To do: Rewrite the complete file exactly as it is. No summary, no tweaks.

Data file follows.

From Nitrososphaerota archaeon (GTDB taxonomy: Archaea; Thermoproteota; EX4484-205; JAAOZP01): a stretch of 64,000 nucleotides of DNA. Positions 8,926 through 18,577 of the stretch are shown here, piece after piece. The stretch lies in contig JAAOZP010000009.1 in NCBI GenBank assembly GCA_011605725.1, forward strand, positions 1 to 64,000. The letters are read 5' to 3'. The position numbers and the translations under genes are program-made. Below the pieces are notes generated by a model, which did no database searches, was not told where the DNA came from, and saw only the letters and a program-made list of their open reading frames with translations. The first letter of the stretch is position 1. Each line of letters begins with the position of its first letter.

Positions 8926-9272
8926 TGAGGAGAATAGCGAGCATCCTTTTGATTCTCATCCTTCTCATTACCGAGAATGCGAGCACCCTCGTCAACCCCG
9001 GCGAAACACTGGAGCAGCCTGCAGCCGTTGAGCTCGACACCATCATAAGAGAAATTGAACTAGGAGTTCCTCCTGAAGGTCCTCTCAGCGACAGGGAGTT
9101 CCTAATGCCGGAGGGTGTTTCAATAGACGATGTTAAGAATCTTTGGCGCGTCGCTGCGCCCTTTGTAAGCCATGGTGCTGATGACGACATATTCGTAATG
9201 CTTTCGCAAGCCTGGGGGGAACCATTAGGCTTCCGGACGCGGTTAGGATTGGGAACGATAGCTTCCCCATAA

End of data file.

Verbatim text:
From Nitrososphaerota archaeon (GTDB taxonomy: Archaea; Thermoproteota; EX4484-205; JAAOZP01): a stretch of 64,000 nucleotides of DNA. Positions 8,926 through 18,577 of the stretch are shown here, piece after piece. The stretch lies in contig JAAOZP010000009.1 in NCBI GenBank assembly GCA_011605725.1, forward strand, positions 1 to 64,000. The letters are read 5' to 3'. The position numbers and the translations under genes are program-made. Below the pieces are notes generated by a model, which did no database searches, was not told where the DNA came from, and saw only the letters and a program-made list of their open reading frames with translations. The first letter of the stretch is position 1. Each line of letters begins with the position of its first letter.

Positions 8926-9272
8926 TGAGGAGAATAGCGAGCATCCTTTTGATTCTCATCCTTCTCATTACCGAGAATGCGAGCACCCTCGTCAACCCCG
9001 GCGAAACACTGGAGCAGCCTGCAGCCGTTGAGCTCGACACCATCATAAGAGAAATTGAACTAGGAGTTCCTCCTGAAGGTCCTCTCAGCGACAGGGAGTT
9101 CCTAATGCCGGAGGGTGTTTCAATAGACGATGTTAAGAATCTTTGGCGCGTCGCTGCGCCCTTTGTAAGCCATGGTGCTGATGACGACATATTCGTAATG
9201 CTTTCGCAAGCCTGGGGGGAACCATTAGGCTTCCGGACGCGGTTAGGATTGGGAACGATAGCTTCCCCATAA